brand stories self-advocacy

Origin stories can be about regular people, too

How to write your brand's origin story

Are you as devastated and confused as I am by the news that there might be no more Superman movies starring Henry Cavill? The world is cruel sometimes. As you curl up on the couch to console yourself (just me?) please find a moment to reflect on the larger topic: the power of an origin story.

Origin stories are about point A rather than point B.

When it comes to talking about our achievements, especially at work, we tend to fixate on point B. We say, “Look at what I’ve accomplished. Look at my credentials. Look at the proof.”  The purpose of the origin story is to focus on point A instead and show how far you had to go to arrive at point B. Point A puts point B into perspective.

Origin stories must be journeys, not timelines.

A timeline would be the tale of a kid who grew up playing video games and had an engineer and a designer for parents who encouraged him to follow his dreams and who now creates video games for a living. That isn’t an interesting origin story. It’s a straight (time)line. Getting to point B seemed likely from the start.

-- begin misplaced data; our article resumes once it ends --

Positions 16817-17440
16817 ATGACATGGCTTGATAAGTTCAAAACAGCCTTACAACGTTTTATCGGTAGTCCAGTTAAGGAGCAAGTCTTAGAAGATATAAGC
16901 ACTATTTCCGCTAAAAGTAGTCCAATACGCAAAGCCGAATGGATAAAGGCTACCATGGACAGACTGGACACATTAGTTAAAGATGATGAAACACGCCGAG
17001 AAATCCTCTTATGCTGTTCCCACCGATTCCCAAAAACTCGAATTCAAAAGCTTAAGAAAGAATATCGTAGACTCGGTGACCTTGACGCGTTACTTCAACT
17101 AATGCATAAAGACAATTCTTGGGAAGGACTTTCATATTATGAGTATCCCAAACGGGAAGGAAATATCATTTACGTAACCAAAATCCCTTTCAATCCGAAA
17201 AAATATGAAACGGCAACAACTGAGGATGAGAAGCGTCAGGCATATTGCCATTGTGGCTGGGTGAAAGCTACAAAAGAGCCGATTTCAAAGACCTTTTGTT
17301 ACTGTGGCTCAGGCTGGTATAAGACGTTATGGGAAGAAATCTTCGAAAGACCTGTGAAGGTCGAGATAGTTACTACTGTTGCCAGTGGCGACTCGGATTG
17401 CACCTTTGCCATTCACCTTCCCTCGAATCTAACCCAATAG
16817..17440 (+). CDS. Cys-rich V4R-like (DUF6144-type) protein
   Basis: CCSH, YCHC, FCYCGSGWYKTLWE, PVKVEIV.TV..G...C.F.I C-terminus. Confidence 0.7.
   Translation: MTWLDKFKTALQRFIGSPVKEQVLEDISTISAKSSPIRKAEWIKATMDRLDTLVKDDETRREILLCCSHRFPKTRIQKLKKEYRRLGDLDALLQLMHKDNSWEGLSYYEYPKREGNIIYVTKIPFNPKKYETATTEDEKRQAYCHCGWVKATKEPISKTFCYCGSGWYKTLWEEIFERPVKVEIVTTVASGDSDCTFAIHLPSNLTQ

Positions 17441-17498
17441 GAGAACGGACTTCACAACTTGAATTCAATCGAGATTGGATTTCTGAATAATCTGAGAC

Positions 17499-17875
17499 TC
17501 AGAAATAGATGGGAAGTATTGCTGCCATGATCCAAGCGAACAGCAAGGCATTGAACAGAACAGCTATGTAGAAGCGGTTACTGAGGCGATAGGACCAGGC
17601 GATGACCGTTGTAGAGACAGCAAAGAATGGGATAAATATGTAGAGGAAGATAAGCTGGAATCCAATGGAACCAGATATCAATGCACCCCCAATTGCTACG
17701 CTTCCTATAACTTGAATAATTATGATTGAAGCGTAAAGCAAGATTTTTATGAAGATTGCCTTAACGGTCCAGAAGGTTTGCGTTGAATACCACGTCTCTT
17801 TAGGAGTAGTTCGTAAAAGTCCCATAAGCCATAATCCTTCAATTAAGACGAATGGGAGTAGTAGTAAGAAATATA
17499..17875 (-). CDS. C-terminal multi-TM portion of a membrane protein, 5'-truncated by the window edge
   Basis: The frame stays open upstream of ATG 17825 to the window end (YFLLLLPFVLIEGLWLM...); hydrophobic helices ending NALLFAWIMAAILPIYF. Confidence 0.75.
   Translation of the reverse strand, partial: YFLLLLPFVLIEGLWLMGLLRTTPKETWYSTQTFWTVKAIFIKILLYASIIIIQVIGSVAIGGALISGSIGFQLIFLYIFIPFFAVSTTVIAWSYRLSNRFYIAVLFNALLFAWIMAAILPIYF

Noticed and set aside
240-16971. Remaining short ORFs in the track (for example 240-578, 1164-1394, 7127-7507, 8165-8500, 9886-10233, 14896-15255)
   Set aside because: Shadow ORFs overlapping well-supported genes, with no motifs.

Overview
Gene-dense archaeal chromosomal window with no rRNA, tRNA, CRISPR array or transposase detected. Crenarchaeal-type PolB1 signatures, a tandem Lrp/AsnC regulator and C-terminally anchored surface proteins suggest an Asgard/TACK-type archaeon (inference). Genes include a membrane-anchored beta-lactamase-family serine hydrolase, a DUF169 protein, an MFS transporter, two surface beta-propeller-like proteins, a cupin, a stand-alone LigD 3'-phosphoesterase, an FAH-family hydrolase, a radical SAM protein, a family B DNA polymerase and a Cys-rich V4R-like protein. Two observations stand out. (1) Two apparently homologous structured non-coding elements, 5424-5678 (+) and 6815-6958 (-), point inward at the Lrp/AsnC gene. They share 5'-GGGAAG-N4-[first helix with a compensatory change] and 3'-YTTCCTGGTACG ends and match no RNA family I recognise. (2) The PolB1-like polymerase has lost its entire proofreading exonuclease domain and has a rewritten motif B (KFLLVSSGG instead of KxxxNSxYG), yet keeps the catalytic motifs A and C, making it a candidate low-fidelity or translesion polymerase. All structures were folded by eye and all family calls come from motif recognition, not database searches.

But the story of a kid who grew up in a family of Luddites foraging in the woods who then, through his curiosity and tenacity, ends up designing video games in the big city IS interesting. No one saw it coming.

Don’t make the mistake of sharing your origin story as a series of events. Avoid saying, “and, and, and”—stick a “but then” in there. Make sure to emphasize the obstacles. What about the context of your point A made it unlikely that you would make it to your point B?

An origin story has to have tension so that people care.

People think of origin stories in the superhero realm. Sometimes it’s a super person in an unfamiliar situation where s/he must adapt (Superman, Wonder Woman). Sometimes it’s an ordinary person catapulted into a super situation (Spiderman, Captain America). Everyone, not just heroes, needs obstacles to make their stories resonate. Even as a regular human without laser vision or super-speed, if you had to overcome something major, you might still have an intriguing origin story to tell.

The more unusual your point A, the better.

If you are the one person in the room whose origin is nothing like the others, share it. Even if your point A is nothing like anyone’s in the room, you still belong at point B just as much as they do.

In other news, Harley Quinn might get her own movie, so all is not lost.

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